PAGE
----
Measurement Study Guide for the Math Basics

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How to Prepare for the Measurement Questions on a Math Test

General Information

Measuring is just using numbers to describe something—a size, a weight, a volume, etc. It’s the different units that can trip you up. Something that measures 7 meters is huge compared to something that measures 7 millimeters and you need to know the difference.

Measuring Length and Distance

If you want to know how tall your friend is, how long a bowling alley is, or how far away the closest gas station is, you’ll need to measure length: the dimension for distance.

Most of the world (with the exception of U.S.A., Burma, and Liberia) use the metric system. It’s an easy system to use because it’s based on the number 10, like our number (decimal) system. Here are some common conversions for the metric system:

\[10\; \text{millimeters} = 1\; \text{centimeter}\] \[100 \; \text{centimeters} = 1\; \text{meter}\] \[1,000 \; \text{meters} = 1\; \text{kilometer}\]

In the United States, we use United States Customary Units. Here are some common conversions for the USC system:

\[1 \; \text{foot}= 12\; \text{inches}\] \[3 \; \text{feet} = 1\; \text{yard}\] \[5,280 \; \text{feet} = 1 \; \text{mile}\] \[1,760 \; \text{yards} = 1 \; \text{mile}\]

Occasionally, you’ll have to navigate between the two. Use this chart for common conversions between metric and USC units:

\[1 \; \text{inch} = 2.54 \; \text{centimeters}\] \[1 \; \text{mile} = 1.61 \; \text{kilometers}\] \[1 \; \text{foot} = 30.48 \; \text{centimeters}\]

Use this table for abbreviations:

\[\begin{array}{|c|c|} \hline \textbf{Units} & \textbf{Abbreviation} \\ \hline \text{millimeters} & \text{mm} \\ \hline \text{centimeters} & \text{cm} \\ \hline \text{meters} & \text{m} \\ \hline \text{kilometers} & \text{km} \\ \hline \text{inches} & \text{in} \\ \hline \text{yards} & \text{yd} \\ \hline \text{miles} & \text{mi} \\ \hline \end{array}\]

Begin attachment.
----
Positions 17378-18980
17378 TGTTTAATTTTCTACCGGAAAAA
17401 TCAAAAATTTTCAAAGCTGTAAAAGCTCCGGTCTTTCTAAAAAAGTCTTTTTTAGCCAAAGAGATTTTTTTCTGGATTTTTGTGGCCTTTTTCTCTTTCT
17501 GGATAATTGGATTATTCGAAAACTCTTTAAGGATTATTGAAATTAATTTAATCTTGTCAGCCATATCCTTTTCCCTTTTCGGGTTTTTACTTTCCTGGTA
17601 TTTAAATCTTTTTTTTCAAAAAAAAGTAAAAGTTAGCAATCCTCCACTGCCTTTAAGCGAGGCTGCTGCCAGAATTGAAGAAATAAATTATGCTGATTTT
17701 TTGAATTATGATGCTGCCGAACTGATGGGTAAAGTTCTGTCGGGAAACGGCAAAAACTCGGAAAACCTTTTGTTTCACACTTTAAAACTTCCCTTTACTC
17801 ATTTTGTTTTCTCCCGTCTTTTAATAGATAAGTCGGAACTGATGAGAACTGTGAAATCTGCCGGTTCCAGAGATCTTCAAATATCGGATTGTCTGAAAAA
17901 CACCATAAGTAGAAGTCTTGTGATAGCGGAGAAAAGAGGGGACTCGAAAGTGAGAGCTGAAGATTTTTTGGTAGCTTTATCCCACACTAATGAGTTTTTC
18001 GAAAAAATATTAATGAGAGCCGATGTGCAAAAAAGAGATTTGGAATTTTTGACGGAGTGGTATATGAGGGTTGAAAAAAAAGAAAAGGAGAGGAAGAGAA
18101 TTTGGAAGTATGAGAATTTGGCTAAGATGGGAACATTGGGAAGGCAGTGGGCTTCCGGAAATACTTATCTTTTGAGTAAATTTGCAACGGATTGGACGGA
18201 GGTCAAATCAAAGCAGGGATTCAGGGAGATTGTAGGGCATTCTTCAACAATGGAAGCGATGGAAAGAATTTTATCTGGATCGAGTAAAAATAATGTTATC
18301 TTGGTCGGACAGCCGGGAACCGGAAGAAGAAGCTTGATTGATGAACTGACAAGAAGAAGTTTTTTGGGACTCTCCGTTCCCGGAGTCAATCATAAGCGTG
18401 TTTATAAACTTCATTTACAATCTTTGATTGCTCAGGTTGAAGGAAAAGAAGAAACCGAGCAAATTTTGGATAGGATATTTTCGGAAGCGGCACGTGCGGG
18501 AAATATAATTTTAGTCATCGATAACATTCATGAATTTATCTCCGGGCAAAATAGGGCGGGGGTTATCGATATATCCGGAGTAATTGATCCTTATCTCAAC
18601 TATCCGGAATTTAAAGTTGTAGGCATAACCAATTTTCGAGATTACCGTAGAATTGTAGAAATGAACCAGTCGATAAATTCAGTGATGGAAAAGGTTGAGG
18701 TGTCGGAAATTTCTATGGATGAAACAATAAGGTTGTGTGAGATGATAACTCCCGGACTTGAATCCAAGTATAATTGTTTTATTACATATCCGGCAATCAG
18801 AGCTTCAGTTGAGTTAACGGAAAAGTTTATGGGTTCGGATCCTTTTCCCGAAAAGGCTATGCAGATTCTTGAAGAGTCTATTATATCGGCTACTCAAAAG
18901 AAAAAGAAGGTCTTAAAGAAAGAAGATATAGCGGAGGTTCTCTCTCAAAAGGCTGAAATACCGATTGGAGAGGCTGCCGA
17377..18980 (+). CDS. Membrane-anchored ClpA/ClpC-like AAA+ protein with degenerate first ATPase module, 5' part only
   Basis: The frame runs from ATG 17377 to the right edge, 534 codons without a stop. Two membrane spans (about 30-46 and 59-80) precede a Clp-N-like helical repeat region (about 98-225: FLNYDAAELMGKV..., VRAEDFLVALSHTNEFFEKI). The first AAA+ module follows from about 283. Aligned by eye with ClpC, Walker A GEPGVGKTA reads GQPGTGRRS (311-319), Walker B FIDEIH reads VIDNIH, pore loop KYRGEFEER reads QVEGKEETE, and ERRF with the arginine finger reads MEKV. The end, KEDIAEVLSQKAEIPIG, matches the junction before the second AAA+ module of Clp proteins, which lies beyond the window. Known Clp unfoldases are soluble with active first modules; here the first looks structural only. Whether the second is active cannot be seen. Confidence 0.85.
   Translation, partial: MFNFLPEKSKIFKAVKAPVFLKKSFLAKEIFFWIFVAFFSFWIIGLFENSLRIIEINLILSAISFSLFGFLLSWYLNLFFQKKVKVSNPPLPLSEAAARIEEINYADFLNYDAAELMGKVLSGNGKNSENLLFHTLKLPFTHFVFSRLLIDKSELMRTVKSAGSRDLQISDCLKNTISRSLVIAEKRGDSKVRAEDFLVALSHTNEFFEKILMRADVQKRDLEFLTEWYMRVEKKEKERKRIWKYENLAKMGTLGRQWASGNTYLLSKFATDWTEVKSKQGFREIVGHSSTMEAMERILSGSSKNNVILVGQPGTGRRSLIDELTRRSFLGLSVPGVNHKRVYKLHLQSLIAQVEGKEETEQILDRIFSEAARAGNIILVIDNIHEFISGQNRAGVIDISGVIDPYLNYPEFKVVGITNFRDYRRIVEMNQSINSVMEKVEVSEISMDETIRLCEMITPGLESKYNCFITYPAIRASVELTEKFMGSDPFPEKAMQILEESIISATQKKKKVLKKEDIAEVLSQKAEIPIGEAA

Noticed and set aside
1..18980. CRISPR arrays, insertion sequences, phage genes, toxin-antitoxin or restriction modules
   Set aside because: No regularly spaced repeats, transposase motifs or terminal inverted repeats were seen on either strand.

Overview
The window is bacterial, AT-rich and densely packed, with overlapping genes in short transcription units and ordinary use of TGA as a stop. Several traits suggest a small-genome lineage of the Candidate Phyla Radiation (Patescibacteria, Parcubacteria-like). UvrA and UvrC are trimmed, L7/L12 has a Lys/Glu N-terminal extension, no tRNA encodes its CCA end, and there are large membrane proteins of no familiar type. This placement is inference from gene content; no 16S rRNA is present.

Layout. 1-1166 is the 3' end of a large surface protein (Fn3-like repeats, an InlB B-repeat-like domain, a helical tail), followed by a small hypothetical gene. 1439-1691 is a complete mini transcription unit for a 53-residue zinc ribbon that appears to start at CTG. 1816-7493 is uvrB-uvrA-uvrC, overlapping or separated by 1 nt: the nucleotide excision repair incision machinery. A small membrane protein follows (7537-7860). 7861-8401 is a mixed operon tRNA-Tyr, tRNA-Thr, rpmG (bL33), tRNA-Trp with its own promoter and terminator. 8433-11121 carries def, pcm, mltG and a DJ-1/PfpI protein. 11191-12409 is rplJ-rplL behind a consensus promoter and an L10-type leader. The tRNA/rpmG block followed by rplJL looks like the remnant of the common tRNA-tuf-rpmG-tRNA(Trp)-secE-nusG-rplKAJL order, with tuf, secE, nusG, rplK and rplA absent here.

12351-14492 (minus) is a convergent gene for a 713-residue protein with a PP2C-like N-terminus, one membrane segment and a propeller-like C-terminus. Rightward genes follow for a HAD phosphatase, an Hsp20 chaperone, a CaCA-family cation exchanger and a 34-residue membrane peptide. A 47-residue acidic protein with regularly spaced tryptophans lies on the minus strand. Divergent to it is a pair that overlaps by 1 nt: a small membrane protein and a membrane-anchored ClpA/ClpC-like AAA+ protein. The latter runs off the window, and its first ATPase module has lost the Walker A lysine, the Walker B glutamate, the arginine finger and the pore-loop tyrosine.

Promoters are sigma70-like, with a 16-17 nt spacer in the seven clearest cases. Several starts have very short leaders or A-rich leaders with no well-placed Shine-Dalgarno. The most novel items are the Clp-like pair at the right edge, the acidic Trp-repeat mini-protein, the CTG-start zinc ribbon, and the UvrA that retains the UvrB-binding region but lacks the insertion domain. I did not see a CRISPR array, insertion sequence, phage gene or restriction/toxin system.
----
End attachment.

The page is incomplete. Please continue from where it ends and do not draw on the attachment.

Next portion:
You’ll need to know how to use a ruler or a tape measure when measuring smaller distances. Here’s a walkthrough on how to use a standard inch ruler. Find the length of this blue line segment.


You can see that the length is more than 1 inch but less than 2 inches. So, take a look at the partitions below that are almost as tall as the inch markings. Each of these markings stands for a half inch.


Notice the length is between \(1\) and \(1 \frac{1}{2}\) inches. To get even more precise, look at the next tallest markings which stand for quarter inches.


At this point, most rulers and tape measures won’t label these distances. But each time the line markings become shorter, the distances halve (tallest lines are \(1\), second tallest are \(\frac{1}{2}\), third tallest are \(\frac{1}{4}\), etc.). Look at this image to see the lengths.


So you can see that the length is between \(1 \frac{1}{4}\) and \(1 \frac{1}{2}\). Let’s get more precise. The next tallest partition is eighths (\(\frac{1}{8}\)’s).


Now, remember the length was somewhere between \(1 \frac{1}{4}\) and \(1 \frac{1}{2}\). If we write the partitions (below) with the same denominator (as we did for quarter inches), we can see precisely which number it is.


So the blue line is \(1 \frac{3}{8}\) inches long.

Note: Some tape measures or rulers go all the way to sixteenths (\(\frac{1}{16}\)’s), but you get the jist by now.

Measuring Liquids and Capacity

If you’ve ever followed a recipe, you’re familiar with using units to measure liquids and capacity. This section will contain all common conversions you’ll need. To find out how to convert the units, refer to the Dimensional Analysis section at the end of the study guide.

As usual, the United States and most of the rest of the world use different systems. Here are some common U.S. Standard conversions for liquids.

\[1 \; \text{tablespoon}=3 \; \text{teaspoons}\] \[1\; \text{fluid ounce} = 2 \; \text{tablespoons}\] \[1\; \text{cup} = 8 \; \text{fluid ounces}\] \[1 \; \text{pint} = 2 \; \text{cups}\] \[1 \; \text{quart}=2\; \text{pints}\] \[1 \; \text{gallon} = 4\; \text{quarts}\]

Use this chart for abbreviations.

\[\begin{array}{|c|c|} \hline \textbf{Units} & \textbf{Abbreviation} \\ \hline \text{teaspoon} & \text{tsp} \\ \hline \text{tablespoon} & \text{Tbsp} \\ \hline \text{fluid ounce} & \text{fl oz} \\ \hline \text{cup} & \text{cup} \\ \hline \text{pint} & \text{pt} \\ \hline \text{quart} & \text{qt} \\ \hline \text{gallon} & \text{gal} \\ \hline \end{array}\]

Now, for the metric conversions (much easier):

\[1\; \text{centiliter} = 10 \; \text{milliliters}\] \[1 \; \text{liter} = 1000 \; \text{milliliters}\]

Easy, right?! Here are the abbreviations:

\[\begin{array}{|c|c|} \hline \textbf{Units} & \textbf{Abbreviation} \\ \hline \text{centiliter} & \text{cl} \\ \hline \text{milliliter} & \text{ml} \\ \hline \text{liter} & \text{l or L} \\ \hline \end{array}\]

To get from U.S. standard to metric and back, the following might be helpful.

\[1\; \text{fl oz} = 30 \; \text{ml}\] \[1 \; \text{pt} \approx 500 \; \text{ml}\] \[1 \; \text{qt} \approx 1 \; \text{L}\]

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